When the US hosted its first “Summit for Democracy” in 2021, it was billed as a big deal. As US President Joe Biden said in his opening remarks, the gathering had been “on my mind for a long time” because “in the face of sustained and alarming challenges to democracy, universal human rights, all around the world, democracy needs champions”.
This week, leaders from 120 countries began gathering online on Wednesday for the second summit, this time co-hosted by the US with Costa Rica, Zambia, the Netherlands and South Korea. And yet, despite the fact that Mr Biden has made “fighting authoritarianism” the key feature of his foreign policy, there has been so little excitement or enthusiasm for this event that many, if not most, people may not be aware that it is happening at all.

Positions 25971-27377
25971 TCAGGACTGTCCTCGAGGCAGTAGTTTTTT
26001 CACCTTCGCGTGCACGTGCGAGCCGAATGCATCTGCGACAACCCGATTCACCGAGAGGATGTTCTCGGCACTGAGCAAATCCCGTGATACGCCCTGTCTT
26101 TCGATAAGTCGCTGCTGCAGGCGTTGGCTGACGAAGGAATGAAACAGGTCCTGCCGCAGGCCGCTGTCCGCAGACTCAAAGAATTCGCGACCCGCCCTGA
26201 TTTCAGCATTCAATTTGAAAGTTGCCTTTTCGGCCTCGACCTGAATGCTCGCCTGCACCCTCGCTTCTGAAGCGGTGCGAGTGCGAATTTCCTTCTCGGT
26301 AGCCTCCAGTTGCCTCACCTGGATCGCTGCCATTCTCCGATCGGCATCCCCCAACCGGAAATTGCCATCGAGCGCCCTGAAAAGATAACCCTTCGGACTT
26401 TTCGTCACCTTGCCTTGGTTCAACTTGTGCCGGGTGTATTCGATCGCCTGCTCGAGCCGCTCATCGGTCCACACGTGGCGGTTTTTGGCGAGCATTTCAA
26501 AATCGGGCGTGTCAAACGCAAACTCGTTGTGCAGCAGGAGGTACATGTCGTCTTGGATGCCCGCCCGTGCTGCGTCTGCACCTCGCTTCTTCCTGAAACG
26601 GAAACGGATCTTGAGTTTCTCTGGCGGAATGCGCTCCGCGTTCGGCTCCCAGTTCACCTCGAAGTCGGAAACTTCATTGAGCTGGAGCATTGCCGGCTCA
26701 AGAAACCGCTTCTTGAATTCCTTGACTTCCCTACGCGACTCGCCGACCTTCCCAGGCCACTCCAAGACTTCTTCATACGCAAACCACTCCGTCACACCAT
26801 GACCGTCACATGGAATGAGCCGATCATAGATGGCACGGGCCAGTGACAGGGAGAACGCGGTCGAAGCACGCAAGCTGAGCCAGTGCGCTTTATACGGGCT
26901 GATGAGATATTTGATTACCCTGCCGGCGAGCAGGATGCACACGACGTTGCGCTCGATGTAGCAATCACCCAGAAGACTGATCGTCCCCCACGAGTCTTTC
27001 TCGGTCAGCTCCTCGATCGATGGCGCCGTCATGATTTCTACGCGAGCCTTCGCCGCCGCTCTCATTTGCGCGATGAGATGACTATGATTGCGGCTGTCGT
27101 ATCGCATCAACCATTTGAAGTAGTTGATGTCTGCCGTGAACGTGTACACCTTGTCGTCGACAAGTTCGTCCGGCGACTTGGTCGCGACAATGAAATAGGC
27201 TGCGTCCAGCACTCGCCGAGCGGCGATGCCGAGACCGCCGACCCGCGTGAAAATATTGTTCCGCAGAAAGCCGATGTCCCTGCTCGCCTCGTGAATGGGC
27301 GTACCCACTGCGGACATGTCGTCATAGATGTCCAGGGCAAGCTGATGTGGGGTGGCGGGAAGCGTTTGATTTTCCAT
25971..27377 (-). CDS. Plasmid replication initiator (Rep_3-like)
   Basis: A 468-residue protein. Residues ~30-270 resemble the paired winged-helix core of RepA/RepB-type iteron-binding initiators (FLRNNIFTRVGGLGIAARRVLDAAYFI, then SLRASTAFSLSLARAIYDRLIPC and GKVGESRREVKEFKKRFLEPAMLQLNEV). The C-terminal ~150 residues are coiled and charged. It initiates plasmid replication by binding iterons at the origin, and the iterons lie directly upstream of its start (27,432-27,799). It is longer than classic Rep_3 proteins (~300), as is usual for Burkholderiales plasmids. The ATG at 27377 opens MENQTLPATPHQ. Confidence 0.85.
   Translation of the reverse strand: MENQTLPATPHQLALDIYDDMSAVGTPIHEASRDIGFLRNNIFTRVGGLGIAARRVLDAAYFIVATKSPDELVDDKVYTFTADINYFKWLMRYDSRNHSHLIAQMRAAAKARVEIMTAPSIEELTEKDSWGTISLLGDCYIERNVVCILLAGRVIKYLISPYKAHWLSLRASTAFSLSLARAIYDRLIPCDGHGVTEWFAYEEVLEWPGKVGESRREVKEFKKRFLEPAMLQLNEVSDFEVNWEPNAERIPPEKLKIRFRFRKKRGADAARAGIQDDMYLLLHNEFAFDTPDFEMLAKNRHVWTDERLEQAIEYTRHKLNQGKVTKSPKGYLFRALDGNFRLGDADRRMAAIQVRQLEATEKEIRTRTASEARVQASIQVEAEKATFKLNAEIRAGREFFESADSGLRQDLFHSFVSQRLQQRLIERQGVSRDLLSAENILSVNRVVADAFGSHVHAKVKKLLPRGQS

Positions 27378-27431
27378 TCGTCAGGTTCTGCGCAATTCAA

This may be partly because many don’t buy Mr Biden’s idea of dividing the world into “democracies versus autocracies”. It is self-evident to them that the way societies organise themselves and the values they uphold are far more complicated and nuanced than Mr Biden’s overly simplistic formulation. It is also perfectly obvious that the Summits for Democracy (at least one more is planned) are just a way to rally countries against China and Russia, however high-falutin the language employed – and plenty of the attendees have no interest whatsoever in picking sides between Washington and Beijing.